"I did support a lot of Democrats in the last cycle, yes," Al-Hadidi said, but addedhe might vote for Trump in November. He wants to see how Biden and his running mate, California Senator Kamala Harris, reach out to Michigan's Muslim-American community before making a final decision.

"The Muslim community is over 100,000 voters and they could shift the results one way or the other," Al-Hadidi said. "I think we realize that, and I think the officials realize that."

Democratic and Republican strategists alike view Michigan as one of several battleground states that could determine the outcome of the presidential contest. Trump's narrow 2016 victory in the state that spawned America's automobile industry was the first by a Republican since 1988, breaking a string of six consecutive victories by Democrats in Michigan.

Political analysts say a unique combination of factors benefited Trump four years ago, including a dip in voter participation.

"From presidential election to presidential election ordinarily just in the normal course of things we expect turnout to go up. But between 2012 and 2016, turnout in Michigan actually declined by 200,000 votes," University of Michigan political scientist Michael Traugott told VOA. Traugott said most of the decline occurred in and around Detroit, a city with many African American voters who tend to vote Democratic.

"I think when you break down that number, there were a substantial number of people including some friends of mine of a more conservative nature who couldn't vote for Donald Trump, but they wouldn't vote for Hillary Clinton," Slay recalled, adding that Democrats are determined to avoid a repeat this year. "Visiting with those people, I don't think that's going to happen this time. They are firmly ensconced in the opinion they are going to vote for Joe Biden."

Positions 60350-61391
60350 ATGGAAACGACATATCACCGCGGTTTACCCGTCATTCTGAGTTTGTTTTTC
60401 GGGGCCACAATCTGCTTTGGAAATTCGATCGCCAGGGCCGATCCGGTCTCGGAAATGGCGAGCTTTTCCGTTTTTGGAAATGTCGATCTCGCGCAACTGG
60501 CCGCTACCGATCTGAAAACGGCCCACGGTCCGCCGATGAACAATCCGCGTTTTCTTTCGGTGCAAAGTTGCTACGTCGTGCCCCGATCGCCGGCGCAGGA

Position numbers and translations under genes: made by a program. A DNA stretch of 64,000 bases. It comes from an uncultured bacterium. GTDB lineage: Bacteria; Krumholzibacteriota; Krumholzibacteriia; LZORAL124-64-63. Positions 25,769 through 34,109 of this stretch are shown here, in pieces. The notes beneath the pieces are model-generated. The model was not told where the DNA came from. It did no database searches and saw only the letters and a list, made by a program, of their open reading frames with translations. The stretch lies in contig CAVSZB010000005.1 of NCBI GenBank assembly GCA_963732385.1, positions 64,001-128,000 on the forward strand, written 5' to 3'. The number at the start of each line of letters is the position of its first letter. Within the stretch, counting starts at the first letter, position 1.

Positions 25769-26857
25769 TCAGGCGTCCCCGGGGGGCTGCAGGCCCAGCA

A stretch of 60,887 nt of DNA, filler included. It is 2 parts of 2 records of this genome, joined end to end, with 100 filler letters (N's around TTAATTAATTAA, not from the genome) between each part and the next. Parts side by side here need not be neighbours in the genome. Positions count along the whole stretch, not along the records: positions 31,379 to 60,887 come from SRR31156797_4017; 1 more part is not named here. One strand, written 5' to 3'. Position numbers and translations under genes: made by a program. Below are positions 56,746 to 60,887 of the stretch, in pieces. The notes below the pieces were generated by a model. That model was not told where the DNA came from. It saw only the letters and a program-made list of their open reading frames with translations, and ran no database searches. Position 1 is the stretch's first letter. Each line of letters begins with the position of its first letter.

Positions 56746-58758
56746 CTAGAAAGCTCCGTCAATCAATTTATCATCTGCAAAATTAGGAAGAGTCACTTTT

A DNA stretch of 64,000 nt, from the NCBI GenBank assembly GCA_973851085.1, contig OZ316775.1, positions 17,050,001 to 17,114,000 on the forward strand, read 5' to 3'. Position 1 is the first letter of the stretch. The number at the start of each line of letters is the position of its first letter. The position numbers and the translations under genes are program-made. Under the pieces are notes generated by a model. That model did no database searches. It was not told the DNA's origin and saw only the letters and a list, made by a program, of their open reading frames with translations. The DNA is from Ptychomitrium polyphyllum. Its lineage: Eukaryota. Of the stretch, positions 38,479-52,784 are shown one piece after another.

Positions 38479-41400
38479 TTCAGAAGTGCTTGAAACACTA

Traugott believes Democrats have learned their lesson.

"The Democrats are not going to let the Republicans, the Trump campaign, sneak up on them the way they did in 2016, so there will be a substantial turnout drive," he said.

Polls show Biden leading in Michigan. But voter turnout is hard to predict during a pandemic, according to Northwestern University political scientist Alvin Tillery.

"People have shown a willingness to put it all on the line to go out and vote," Tillery said during a recent Skype interview, pointing to large turnout numbers during April's primary election in nearby Wisconsin that occurred at the height of pandemic restrictions. Many polling locations saw long lines of voters.

"The dilemma is really around the suppressive efforts," he said. "You have people who are working-class wage earners you know that have kids in school ... having to stand in line to wait five to six hours, it's going to make them want to punch out."

If he ends up voting, Trump supporter Mickey Cook doesn't think he'll have to wait long cast his ballot and may opt to do so in person.

"There's a chance I could. It's just sometimes it's just one of those days where you feel like, boy, you just get tired of hearing all that stuff," he said, adding that he doesn't want to feel regret for not participating.

"I guess it's better to vote than to say that I did nothing."